I consider McAfee and Norton both to be a virus. I have had nothing but headaches out of both these programs. Uninstalling either one completely is almost impossible. At work, where I have no choice but to use Windows, I use Avira or Avast. I have had good results with both. At home I use Linux, Linux Mint to be specific, and have far fewer headaches to deal with.

  2. April 21, 2010 at 19:05 | #2

    Not being all that used to dealing with Windows, I was mystified at how often vital files like DLLs would just disappear. The only time they do that on Posix systems is when some administrator accidentally torches one. On reflection, I think this sort of thing must happen rather often.

  3. April 21, 2010 at 22:49 | #3

    Nice work on the recovery George, but I guess I should throw some congrats to Pete and Nick.

    I laugh reading this because we have Symantec at work and are actually moving to McAffe as if that will solve all of our problems. I’m betting that the sales dudes at McAffe assured us of that. But really it just shows that the big behemoth companies are their own worst enemy. As they morph into a dinosaur they lose more of the critical feedback loop and become slow to change. These are issues that open source software tends to be free of.

    I use ClamWin for any windows system. Its free and open source, fast, doesn’t bog down the system at all, catches all or any viruses that appear, and just works. No bells and whistles, just a clean system!

  4. April 22, 2010 at 07:32 | #4

    @Jim: Yeppers, I use Linux at home too.  It’s kind of like a little vacation after using Windows all day at work.

    @Cujo359: You are right that McAfee and Norton probably mess up legitimate files all the time.  But with, what, a quarter-million files in a typical Windows installation? it probably only manifests as gradual degradation in Windows performance, maybe an extra warning message or two in a workday.  Yesterday it just happened to mess up a file that really crippled the system.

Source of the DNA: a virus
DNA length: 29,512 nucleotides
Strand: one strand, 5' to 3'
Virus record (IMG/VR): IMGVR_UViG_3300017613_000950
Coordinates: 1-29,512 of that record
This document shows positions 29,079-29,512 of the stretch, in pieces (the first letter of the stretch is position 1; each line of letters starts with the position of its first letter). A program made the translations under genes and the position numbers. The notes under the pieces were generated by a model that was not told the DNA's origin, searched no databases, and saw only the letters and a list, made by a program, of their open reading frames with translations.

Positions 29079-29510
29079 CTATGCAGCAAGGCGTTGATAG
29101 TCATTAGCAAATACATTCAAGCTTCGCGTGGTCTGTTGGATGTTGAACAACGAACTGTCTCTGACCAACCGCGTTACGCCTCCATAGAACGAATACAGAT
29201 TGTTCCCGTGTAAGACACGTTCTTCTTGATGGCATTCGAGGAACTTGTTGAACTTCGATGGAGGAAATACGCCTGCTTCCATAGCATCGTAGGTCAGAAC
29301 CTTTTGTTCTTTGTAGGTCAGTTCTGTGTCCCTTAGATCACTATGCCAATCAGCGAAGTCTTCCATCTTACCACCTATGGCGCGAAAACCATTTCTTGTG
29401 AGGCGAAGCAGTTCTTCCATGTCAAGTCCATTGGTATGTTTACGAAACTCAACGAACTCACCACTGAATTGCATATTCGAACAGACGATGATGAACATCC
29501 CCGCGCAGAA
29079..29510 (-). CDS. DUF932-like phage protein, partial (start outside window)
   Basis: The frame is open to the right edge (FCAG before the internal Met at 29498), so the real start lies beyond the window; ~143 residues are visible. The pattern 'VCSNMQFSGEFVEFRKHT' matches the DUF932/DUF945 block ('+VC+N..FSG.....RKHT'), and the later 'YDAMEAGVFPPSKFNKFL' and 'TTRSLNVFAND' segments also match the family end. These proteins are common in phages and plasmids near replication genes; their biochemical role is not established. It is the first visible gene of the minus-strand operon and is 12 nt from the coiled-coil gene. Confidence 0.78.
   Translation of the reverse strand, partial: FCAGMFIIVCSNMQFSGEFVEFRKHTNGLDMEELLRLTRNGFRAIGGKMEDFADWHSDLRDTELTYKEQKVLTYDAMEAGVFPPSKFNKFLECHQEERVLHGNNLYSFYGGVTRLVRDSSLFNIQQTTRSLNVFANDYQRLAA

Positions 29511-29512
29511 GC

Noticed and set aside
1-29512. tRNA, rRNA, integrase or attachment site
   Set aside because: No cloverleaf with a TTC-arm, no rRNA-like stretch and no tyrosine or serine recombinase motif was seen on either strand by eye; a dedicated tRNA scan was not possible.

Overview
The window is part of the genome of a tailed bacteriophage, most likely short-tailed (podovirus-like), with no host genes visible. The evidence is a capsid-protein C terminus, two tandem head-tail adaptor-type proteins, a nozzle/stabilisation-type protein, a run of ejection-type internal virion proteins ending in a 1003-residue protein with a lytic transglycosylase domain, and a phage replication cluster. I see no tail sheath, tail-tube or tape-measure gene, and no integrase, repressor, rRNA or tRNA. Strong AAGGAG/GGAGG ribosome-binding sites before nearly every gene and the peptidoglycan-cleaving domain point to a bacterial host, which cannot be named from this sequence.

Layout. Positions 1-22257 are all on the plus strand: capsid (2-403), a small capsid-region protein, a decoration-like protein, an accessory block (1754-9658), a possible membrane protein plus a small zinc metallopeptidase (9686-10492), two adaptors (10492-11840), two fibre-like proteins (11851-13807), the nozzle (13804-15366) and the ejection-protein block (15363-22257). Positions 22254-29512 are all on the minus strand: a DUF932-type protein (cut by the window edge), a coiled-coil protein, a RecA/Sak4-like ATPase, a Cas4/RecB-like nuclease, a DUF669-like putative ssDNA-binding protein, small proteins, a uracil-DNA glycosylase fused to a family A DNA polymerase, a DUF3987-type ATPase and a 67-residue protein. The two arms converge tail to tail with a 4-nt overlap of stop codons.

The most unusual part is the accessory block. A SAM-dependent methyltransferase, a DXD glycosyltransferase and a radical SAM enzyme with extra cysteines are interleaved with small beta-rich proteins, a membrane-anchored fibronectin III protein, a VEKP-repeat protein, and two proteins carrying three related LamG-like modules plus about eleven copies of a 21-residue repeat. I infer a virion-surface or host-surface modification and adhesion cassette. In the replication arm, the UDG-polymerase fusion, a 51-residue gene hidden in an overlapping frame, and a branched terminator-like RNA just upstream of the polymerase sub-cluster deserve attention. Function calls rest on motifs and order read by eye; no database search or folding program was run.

@webs: Congrats to Pete and Nick indeed!  They took the problem from “something is wrong with svchost” to “here’s what’s actually wrong and the procedure to fix it”.  That’s the most important transition in solving any problem.

    I’d love to hear the conversation between your system directors and the McAfee people today. Heh.  Do you suppose it will occur to them that the fundamental problem isn’t the A/V software?

    FWIW, I’ve been using Microsoft Security Essentials on my 7 machines and it seems to run very well.  I’d be surprised if it weren’t a monopolistic advantage.

  5. April 22, 2010 at 07:51 | #5

    I highly doubt that will ever occur to them. And if it does I’m sure they will rationalize it in a way where they can easily dismiss it. Because we have already been sold on McAffe and are moving to it. So at this point those that made the decision would never be able to cut their losses and swallow their pride.

  6. April 23, 2010 at 19:58 | #6

    McAfee.  Argh.  I think McAfee was the one that torched my registry a while back.  Haven’t had a moment’s trouble since getting rid of it and running Avast instead.

    Congrats to you, Pete, Nick, and Twitter!